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Tell Me a Fable

his is labor" are the first words out of Aesop Rock's mouth on his second full-length offering, Labor Days. Talk about putting in work: This guy doesn't even know what a day off is. For 70 solid minutes, he never lets up--not with the rhymes, not with the beats and not with the dazzlingly conceptual insights he drops like pennies. With last year's Float, this MC's MC hit the scene with a relentless intensity and utter brilliance that has elevated him to the top of more than a few short lists for world's greatest mic ripper. Many of you are probably asking yourselves: If this guy is such a dedicated bad ass, how come he hasn't made his way into any top-10 countdown I've heard?

Simple. Because even though he works like a dog, he won't let his efforts turn profits for evil. His first two EPs, Music for Earthworms and Appleseed, were self-stamped and distributed, while Float was released on the artistically-minded indie label MUSH. Even as he makes his big jump to underground goliath Def Jux, home to such heavy hitters as Company Flow and Cannibal Ox, Aesop Rock is still a long way from an AOL-Time-Warner-backed budget.

But what about the music? Two words: absolutely unbelievable. The second this album starts, your jaw will fall slack and hang wide open for a little over an hour. If you've never heard Aesop flow before, prepare yourself for a treat. If you have, you understand that jaw thing completely. He strings words together with such clarity and depth that the songs possess a near physical element. Just peep lines like this one from the wig-splitting cut "Daylight": "I did not invent the wheel, I was the crooked spoke adjacent/ while triple sixer's lassos keep angels roped in the basement/ I walk the block with a halo and a stick poking your patience."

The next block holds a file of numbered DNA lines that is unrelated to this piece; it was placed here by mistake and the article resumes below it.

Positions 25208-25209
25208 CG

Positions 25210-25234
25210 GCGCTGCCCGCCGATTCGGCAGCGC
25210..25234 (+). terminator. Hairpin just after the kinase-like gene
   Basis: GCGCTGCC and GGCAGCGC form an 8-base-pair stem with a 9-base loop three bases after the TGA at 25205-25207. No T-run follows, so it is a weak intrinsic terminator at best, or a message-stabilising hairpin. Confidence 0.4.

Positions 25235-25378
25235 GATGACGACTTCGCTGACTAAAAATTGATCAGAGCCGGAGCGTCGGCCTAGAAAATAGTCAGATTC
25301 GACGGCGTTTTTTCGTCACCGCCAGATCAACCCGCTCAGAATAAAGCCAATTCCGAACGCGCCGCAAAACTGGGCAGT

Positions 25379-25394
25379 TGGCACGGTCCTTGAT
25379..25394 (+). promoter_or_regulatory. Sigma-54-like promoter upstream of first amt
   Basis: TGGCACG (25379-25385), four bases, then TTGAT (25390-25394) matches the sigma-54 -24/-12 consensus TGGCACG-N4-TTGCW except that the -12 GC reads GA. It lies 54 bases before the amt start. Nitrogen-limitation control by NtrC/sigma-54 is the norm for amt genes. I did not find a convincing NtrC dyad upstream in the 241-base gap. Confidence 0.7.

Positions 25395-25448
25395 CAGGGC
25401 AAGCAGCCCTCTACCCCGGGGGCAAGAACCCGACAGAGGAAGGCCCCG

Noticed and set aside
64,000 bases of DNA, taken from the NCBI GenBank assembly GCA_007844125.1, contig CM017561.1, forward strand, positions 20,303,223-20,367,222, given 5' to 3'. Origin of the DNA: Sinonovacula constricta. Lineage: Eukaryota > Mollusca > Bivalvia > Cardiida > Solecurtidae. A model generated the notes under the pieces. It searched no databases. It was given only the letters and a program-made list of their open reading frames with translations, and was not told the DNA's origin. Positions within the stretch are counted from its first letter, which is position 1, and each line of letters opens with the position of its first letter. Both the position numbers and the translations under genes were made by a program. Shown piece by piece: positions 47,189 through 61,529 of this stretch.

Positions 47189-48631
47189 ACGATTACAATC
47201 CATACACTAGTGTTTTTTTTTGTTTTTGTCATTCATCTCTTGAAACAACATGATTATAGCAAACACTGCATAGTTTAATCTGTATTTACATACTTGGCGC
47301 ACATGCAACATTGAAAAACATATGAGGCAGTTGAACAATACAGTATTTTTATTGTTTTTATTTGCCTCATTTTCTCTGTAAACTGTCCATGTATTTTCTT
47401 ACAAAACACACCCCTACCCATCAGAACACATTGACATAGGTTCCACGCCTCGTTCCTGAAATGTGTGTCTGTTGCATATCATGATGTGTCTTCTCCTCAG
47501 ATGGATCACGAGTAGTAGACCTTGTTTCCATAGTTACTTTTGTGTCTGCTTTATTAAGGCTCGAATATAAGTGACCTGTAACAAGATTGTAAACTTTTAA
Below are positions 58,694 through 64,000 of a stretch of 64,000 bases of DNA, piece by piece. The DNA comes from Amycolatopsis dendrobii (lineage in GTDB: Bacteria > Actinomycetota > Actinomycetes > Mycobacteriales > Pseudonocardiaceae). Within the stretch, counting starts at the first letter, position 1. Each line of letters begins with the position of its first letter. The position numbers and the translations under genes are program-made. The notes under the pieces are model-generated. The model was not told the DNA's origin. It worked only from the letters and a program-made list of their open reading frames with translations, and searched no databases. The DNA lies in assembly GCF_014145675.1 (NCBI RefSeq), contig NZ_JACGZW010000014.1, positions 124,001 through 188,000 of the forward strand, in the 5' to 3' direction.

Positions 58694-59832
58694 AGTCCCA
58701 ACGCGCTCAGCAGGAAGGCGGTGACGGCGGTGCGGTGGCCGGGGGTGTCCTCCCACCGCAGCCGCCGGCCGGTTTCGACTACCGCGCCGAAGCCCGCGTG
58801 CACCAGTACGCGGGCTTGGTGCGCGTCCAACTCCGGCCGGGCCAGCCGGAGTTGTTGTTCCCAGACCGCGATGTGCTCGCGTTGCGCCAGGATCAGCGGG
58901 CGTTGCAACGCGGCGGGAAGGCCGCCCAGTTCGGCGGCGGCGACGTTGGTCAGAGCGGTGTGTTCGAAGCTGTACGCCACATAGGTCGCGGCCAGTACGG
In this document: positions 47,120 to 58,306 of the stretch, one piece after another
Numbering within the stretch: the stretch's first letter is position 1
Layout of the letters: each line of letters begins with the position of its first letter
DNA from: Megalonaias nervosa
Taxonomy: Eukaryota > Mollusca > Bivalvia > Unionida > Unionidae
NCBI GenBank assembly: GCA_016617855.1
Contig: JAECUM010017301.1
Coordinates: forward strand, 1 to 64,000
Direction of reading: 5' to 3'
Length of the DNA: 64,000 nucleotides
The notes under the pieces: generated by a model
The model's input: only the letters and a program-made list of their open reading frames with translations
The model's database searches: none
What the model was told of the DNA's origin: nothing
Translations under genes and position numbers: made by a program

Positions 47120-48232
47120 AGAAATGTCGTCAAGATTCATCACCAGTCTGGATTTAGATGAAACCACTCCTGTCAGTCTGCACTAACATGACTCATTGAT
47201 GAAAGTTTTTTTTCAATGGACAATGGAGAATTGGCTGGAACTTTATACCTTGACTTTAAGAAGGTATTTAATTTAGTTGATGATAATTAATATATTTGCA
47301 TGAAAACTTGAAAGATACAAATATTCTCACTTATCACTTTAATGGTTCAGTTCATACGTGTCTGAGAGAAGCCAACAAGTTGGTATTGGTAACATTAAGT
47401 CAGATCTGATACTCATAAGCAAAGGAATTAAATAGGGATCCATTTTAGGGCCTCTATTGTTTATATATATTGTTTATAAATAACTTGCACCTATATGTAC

And it don't stop, and it won't quit.

If there was any shortcoming to Float, it was the production, which though tight didn't always seem to stand up to Aesop's vocals. Consider it a one-time mistake. Mr. Rock himself handles the boards on four tracks, leaving the rest up to his trusted partners, Blockhead and Omega One, who keep heads noddin' like a once-a-week lecture.

The Asian-twinged "Flashflood" provides a strong beat that Aesop attacks with a cadence that is at once urgent yet slightly reserved--as if he has to hack his way through the forest of ignorance. Other stand-outs include "No Regrets," where he paints a painfully beautiful lesson we can all take to heart, and "9-5-er's Anthem," a theme that will resonate for anyone who has had to battle a morning commute to the office.

So skip class and go buy this album--you'll probably learn more. But be warned: Although Aesop Rock's goal is to take you to another level, his music isn't an elevator. It's a rope ladder, and you're going have to climb it yourself.

But then, isn't anything worth having worth working for anyway?

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